For nearly most of their lives Arthur and Joan and lived here in Maida Vale (known as Little Venice) in London. Houses and flats looked onto a canal. There’s a blue plaque on the wall saying a bit of a national treasure lived here. They probably bought the place for buttons but two-bedroom flats on this row now sell for approximately £1.4 million (it’d be cheaper to buy a canal boat for a mere £60,000.) This is a posh area of north west London with Lord’s Cricket Ground and Regent’s Park nearby. Noel Gallagher lives across the road and his house is for sale at £9 million. They probably bought the place as its close proximity to water as Arthur was mad about boats. When Arthur wasn’t filming Dad’s Army they lived on Victorian steam boat he’d spent year restoring.
In the latter years Arthur suffered from narcolepsy, a brain disorder which makes people suddenly fall asleep no matter what the occasion – even driving (Joan banned him from driving his Daimler.) He often fell asleep between filming takes. Still relatively young at sixty his health was fading quickly. He chain-smoked and was an alcoholic (as was his wife.) Sometimes he collapsed on stage from excessive drinking.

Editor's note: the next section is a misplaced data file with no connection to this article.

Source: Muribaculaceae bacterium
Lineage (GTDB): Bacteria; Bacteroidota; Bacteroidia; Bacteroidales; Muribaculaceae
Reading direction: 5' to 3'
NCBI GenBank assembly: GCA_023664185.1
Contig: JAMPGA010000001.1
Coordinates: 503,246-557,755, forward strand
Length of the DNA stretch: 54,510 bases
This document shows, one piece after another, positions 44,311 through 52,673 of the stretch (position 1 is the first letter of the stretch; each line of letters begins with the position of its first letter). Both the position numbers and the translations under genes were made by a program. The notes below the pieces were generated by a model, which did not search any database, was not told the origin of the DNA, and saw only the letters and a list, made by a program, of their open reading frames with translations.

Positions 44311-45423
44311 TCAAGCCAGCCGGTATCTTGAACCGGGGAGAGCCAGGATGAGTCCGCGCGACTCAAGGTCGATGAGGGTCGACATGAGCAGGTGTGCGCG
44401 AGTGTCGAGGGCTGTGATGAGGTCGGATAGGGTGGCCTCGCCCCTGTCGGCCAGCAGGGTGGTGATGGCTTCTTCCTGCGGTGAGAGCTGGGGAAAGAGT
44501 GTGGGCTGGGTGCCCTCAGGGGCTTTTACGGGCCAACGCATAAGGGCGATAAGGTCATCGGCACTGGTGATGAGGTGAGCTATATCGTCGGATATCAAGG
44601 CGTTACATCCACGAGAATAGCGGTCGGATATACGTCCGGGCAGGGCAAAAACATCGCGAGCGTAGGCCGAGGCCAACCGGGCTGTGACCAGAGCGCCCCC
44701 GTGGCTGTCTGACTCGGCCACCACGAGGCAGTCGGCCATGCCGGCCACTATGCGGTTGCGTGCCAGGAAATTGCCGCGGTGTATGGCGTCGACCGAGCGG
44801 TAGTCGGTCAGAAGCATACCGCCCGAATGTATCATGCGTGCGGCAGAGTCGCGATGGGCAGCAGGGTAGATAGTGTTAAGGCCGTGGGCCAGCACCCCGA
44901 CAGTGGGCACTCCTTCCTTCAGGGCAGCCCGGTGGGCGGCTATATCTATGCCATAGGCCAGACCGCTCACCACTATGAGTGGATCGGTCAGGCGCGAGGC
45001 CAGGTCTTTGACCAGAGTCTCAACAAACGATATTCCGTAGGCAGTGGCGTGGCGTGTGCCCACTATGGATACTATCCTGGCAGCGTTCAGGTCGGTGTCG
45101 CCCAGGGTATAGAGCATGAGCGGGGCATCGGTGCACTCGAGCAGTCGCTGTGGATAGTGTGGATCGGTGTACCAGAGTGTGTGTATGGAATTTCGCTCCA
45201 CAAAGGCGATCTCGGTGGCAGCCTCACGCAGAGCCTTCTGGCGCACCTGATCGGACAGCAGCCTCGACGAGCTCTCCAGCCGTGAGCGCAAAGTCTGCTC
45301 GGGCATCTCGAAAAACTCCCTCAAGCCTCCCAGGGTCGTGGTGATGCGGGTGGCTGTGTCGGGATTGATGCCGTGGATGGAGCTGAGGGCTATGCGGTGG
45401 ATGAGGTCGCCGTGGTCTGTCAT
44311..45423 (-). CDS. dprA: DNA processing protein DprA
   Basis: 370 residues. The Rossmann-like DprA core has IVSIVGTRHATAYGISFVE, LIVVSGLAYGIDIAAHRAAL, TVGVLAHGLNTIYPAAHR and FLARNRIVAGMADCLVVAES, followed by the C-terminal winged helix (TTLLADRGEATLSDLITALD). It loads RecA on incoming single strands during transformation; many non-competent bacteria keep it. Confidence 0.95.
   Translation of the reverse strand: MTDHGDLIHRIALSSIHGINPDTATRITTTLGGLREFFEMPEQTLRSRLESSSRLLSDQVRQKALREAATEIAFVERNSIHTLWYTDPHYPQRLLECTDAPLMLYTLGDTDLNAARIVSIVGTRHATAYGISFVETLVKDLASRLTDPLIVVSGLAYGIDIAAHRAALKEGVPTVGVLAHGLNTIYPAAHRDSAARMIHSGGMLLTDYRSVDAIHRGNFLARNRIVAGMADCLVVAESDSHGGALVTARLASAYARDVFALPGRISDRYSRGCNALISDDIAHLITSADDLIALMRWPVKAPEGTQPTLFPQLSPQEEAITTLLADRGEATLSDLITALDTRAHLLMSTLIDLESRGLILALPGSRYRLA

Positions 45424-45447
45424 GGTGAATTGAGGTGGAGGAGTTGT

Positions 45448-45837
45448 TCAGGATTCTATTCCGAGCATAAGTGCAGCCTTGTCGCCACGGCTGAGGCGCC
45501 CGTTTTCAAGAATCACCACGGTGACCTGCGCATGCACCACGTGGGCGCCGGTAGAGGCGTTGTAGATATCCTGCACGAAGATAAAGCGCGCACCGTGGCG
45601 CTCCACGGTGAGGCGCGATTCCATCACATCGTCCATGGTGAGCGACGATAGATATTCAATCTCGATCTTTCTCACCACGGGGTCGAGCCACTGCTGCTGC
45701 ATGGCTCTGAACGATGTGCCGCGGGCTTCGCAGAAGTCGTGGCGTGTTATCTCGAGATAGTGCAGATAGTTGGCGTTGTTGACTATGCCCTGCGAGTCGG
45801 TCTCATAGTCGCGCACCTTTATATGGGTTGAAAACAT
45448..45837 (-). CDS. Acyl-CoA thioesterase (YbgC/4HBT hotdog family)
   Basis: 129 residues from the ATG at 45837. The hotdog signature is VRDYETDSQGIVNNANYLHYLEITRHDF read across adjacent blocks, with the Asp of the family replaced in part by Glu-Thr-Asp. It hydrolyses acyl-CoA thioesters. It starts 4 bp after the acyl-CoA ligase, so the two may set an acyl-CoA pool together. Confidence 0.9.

Aged 66 he was still acting and performing with Joan in a mystery play Home At Seven at Birmingham's Alexandra Theatre. Before a performance he suffered a stroke in his dressing room and was taken to hospital. Joan thought he’d recover so she wasn’t there when he died early the next morning. He left £200,000 and a raft of tributes. Joan didn’t attend the sparsely-attended funeral at Sutton Coldfield Crematorium as she was appearing in Belfast. She was also an atheist and believed when someone died they’d gone forever.
His ashes were sprinkled there – click on the last photograph to see my visit.